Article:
LEDGER, Mont. – Early summer on the Montana prairie is one of the prettiest times of year. Mile after mile of greening waves of grain seem to stretch on forever. The growing grain stands out staunchly against the iconic big, blue Montana sky.
As a dryland farmer in the heart of Montana wheat country, Cassie Andrews admits it takes a lot of work to make the landscape look that iconic. With seeding, winter wheat spraying and chem-fallow spraying all wrapped up by the end of May, Cassie and her family were ready to enjoy a slower pace.
“We have had a pretty slow two weeks. We had so much moisture – almost two and a half inches – that there was standing water in the fields,” Cassie said.
The much appreciated and appropriately timed moisture slowed down farming for a bit, but that was okay because it gave Cassie and her family a chance to enjoy a getaway to Yellowstone National Park. The wet fields also allowed the family to wander in to Conrad and partake in the annual Whoop-Up Days, an 80-year-old tradition that involves a weekend of family-filled events, a rodeo, and a parade.
“Conrad Whoop-Up Days always seems like it kicks off summer,” she said.
Back on the farm after the summer-opening celebration, Cassie got to stretch her old landscape architecture muscles. The fields may have been too wet, but the first part of June was an ideal time to do some yard work, mow around grain bins, and do some general tiding up around the farm.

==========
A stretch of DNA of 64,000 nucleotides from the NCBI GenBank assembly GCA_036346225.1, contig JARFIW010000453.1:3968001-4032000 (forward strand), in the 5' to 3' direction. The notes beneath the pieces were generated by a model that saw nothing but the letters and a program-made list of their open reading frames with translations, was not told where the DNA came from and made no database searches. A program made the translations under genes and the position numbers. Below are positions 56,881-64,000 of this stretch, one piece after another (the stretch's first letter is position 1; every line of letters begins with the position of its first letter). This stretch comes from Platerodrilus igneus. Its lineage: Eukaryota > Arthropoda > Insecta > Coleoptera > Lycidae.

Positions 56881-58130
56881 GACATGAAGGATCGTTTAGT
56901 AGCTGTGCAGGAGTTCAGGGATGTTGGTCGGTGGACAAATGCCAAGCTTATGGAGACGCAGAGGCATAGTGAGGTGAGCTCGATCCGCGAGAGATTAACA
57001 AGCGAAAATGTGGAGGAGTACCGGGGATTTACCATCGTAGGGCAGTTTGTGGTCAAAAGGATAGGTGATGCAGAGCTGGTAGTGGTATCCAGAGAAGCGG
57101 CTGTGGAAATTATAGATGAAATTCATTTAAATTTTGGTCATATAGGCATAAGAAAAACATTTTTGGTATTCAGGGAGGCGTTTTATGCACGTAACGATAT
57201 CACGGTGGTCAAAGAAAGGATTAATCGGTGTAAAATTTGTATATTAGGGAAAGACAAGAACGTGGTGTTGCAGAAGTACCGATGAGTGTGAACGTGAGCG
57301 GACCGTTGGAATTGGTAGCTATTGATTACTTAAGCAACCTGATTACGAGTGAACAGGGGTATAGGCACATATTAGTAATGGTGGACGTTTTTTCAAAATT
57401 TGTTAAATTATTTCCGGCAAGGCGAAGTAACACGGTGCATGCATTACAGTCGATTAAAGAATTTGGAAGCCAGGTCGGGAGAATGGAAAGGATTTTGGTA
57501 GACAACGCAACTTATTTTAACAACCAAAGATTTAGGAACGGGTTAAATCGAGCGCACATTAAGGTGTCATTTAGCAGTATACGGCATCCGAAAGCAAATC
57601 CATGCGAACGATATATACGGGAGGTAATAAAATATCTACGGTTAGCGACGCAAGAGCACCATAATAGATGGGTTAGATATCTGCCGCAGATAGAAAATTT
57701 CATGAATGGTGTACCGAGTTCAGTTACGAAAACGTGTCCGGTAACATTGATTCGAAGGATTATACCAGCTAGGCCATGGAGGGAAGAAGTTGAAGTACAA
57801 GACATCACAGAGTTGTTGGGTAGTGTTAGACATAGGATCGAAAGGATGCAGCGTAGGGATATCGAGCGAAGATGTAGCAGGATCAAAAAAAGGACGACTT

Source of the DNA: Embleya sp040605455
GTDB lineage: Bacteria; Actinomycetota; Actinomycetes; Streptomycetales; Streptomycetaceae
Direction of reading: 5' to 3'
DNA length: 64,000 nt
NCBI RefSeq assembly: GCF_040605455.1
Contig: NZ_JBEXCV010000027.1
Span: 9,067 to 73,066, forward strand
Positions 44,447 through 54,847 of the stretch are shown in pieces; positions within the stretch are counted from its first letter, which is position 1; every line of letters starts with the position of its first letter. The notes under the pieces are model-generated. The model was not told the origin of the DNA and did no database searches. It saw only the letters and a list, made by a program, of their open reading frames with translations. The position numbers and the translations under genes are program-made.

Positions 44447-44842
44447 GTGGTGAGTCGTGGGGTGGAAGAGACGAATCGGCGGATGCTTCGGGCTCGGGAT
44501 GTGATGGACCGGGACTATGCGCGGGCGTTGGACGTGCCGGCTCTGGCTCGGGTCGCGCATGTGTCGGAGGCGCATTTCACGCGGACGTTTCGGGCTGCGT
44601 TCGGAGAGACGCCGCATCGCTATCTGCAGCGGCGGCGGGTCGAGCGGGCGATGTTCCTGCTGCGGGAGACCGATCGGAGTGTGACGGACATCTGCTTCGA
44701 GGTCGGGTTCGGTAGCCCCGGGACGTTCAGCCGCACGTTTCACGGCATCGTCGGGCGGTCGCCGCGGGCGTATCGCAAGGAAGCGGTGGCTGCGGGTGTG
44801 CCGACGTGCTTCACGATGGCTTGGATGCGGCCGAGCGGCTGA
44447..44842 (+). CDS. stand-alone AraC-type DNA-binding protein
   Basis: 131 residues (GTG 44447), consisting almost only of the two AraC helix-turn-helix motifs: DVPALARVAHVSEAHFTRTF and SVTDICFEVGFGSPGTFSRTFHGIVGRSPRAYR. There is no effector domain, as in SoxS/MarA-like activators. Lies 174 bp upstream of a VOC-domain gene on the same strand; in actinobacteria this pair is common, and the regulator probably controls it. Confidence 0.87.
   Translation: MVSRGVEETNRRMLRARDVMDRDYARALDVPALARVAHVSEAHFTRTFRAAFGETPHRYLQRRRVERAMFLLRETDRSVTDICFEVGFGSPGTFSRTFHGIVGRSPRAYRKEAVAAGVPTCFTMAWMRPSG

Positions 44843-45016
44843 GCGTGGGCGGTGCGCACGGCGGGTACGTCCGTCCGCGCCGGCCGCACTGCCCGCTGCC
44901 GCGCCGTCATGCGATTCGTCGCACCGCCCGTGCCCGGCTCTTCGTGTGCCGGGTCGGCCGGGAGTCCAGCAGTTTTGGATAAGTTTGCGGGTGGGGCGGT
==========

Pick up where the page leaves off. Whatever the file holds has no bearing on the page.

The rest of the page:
“It was a good time to do all the jobs that are the other side of agriculture,” she chuckled.
Cassie studied landscape architecture in college and she worked in that career field in Bozeman for several years after graduating. She laughed when reminiscing about the microcosm/macrocosm relationship between landscaping and agriculture. As a landscape architect she spent many hours digging holes and coaxing vegetation to life. Now all these years later, Cassie is still digging holes, albeit with the help of large equipment, and still fostering life out of soil. She just does it on a larger scale now.
Cassie says her mother truly has the most beautiful yard, and the first weekend in June the family worked on getting it into its full glory. Cassie’s yard may not be quite as fancy now, but she and her husband, Mack, will be breaking ground on their new house the middle of June and she is already working on designing a stunning yard.
“We are really excited to start on the house and it is going to have a cool yard someday. I planted trees there about three years ago, so hopefully we get some things established,” she added.
After the landscaping and general farmstead tidying up is done, Cassie will need to turn her attention back to the fields. The spring wheat is coming along well and Cassie has begun scouting fields a bit.
“Some things are just starting to break ground. We found a few weeds that are about a half-inch tall,” she reported.
The conclusion was that ultimately it is just a hair too early to start spraying the spring wheat. The consensus is to wait a few more days, but it is a fine line. Cassie wants to find the sweet spot and spray weeds when there is enough emerged to make an impact.
After the spring wheat is sprayed, next on the docket will be spraying another round on the chem-fallow, but that won’t happen until around July 4. Until then, Cassie is enjoying watching the wheat grow.